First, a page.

E.J. Dionne and Harold Meyerson both had interesting columns in the Post this morning, but they suffer from the same major error. Both note the loss of manufacturing jobs and downward pressure on the wages of non-college educated workers due to effects of trade. But both speak of this as being the result of a natural process of globalization.
This is wrong. The downward pressure on wages was the deliberate outcome of government policies designed to put U.S. manufacturing workers in direct competition with low-paid workers in the developing world. This was a conscious choice. Our trade deals could have been designed to put our doctors and lawyers in direct competition with much lower paid professionals in the developing world.
Trade deals could have focused on developing clear standards that would allow students in Mexico, India, and China to train to U.S. levels and then practice as professionals in the United States on the same terms as someone born in New York or Kansas. This would have provided enormous savings to consumers in the form of lower health care costs, legal fees, and professional services more generally. The argument for free trade in professional services is exactly the same as the argument for free trade in manufactured goods.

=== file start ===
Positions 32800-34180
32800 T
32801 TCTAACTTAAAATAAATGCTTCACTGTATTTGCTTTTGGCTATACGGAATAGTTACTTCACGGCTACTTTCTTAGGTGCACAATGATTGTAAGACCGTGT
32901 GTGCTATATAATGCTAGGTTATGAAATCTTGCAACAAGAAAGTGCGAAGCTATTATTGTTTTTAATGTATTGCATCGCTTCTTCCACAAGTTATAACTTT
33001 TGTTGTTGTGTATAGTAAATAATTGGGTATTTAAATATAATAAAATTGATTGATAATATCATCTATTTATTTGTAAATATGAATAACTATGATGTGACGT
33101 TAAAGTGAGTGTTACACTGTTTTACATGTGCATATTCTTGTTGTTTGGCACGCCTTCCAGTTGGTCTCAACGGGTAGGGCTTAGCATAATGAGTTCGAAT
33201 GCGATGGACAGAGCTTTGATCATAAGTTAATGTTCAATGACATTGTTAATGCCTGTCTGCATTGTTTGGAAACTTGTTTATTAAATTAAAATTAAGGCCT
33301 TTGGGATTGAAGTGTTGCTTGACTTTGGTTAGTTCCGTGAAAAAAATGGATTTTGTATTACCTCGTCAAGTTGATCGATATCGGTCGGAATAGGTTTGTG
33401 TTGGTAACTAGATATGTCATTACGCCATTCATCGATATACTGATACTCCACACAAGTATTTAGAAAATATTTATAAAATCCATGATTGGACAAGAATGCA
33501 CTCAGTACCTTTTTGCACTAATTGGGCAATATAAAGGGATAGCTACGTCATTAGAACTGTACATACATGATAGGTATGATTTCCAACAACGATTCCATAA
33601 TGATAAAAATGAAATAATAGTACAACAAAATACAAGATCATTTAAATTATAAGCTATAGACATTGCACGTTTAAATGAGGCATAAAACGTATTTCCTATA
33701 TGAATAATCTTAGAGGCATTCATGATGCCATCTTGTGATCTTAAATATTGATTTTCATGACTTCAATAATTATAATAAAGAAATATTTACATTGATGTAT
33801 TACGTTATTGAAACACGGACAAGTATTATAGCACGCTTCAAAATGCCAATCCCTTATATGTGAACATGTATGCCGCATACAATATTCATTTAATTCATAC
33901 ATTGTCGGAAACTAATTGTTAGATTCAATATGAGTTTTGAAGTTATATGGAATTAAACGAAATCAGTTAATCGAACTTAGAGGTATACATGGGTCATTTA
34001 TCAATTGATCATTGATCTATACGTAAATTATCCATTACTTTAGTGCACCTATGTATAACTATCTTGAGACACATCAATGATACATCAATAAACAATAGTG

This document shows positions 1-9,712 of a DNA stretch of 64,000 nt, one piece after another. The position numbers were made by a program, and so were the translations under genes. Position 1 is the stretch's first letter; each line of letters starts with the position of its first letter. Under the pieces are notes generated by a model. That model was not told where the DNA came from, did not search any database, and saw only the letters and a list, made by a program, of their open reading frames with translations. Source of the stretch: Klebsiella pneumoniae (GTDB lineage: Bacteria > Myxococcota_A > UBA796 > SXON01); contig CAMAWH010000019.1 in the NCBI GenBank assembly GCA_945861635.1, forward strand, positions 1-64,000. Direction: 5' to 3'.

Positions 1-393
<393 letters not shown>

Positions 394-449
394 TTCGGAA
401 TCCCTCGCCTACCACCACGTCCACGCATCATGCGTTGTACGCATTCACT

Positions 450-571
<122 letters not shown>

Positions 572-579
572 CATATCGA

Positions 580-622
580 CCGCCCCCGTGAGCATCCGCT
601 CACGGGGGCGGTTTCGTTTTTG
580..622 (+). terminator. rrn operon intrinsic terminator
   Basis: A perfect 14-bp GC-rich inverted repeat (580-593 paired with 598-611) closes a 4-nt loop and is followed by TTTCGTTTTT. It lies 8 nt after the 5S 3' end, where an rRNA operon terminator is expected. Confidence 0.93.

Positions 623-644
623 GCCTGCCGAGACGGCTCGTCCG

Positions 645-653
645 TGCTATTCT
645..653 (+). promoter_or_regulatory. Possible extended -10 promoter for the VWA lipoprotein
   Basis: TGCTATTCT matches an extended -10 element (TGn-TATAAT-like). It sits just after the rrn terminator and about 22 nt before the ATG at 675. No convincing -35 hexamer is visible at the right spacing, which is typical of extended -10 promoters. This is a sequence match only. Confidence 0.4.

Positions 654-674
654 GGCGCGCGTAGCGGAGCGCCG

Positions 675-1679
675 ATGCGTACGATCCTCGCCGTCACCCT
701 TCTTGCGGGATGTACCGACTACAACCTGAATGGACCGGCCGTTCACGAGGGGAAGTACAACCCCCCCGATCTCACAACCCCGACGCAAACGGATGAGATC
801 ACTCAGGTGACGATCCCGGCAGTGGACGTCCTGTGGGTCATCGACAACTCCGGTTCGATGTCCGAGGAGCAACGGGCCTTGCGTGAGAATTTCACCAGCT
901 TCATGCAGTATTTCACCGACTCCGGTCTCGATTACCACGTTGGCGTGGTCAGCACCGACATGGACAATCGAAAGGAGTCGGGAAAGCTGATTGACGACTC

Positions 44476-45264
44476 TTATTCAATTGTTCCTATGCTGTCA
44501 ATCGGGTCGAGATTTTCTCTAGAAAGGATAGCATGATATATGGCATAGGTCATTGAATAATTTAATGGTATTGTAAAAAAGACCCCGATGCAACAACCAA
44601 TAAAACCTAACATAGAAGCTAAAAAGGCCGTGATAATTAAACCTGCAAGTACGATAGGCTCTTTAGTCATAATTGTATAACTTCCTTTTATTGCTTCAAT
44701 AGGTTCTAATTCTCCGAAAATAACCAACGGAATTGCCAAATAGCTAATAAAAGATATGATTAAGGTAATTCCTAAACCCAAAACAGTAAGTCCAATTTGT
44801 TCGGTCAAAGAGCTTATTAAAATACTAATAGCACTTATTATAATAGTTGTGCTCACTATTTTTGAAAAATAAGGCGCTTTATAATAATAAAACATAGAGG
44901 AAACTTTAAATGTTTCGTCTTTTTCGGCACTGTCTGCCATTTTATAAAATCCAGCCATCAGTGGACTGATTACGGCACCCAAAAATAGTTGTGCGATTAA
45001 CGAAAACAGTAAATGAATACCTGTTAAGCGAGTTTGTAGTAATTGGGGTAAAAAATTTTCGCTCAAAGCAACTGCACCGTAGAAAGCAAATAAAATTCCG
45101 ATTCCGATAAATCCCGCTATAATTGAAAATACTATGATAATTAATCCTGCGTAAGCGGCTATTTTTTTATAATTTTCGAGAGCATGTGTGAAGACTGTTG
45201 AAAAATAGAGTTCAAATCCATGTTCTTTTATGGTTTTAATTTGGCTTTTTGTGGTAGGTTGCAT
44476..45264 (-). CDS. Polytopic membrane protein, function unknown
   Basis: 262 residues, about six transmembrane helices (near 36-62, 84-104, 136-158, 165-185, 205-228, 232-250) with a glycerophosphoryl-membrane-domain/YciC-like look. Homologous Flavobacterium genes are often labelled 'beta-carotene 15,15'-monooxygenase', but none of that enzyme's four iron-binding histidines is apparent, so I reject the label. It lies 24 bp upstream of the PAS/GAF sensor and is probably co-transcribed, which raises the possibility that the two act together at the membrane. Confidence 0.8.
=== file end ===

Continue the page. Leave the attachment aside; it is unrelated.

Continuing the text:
The big difference is that doctors and lawyers have much more power than autoworkers and textile workers, therefore the politicians won't consider subjecting them to international competition. However that is no reason for columnists not to talk about this fact.
More generally, the heavy hand of government is all over the upward redistribution of the last three and a half decades. We have a Federal Reserve Board that has repeatedly raised interest rates to keep workers from getting jobs and bargaining power. A tax system that directly and explicitly subsidizes many people getting high six or even seven-figure salaries at universities, hospitals, and private charities and foundations. We have government subsidies for too big to fail banks.
Anyhow, inequality, like the path of globalization, is not something that happened. It was and is the result of conscious policy. We won't be able to deal with it effectively until we acknowledge this simple fact.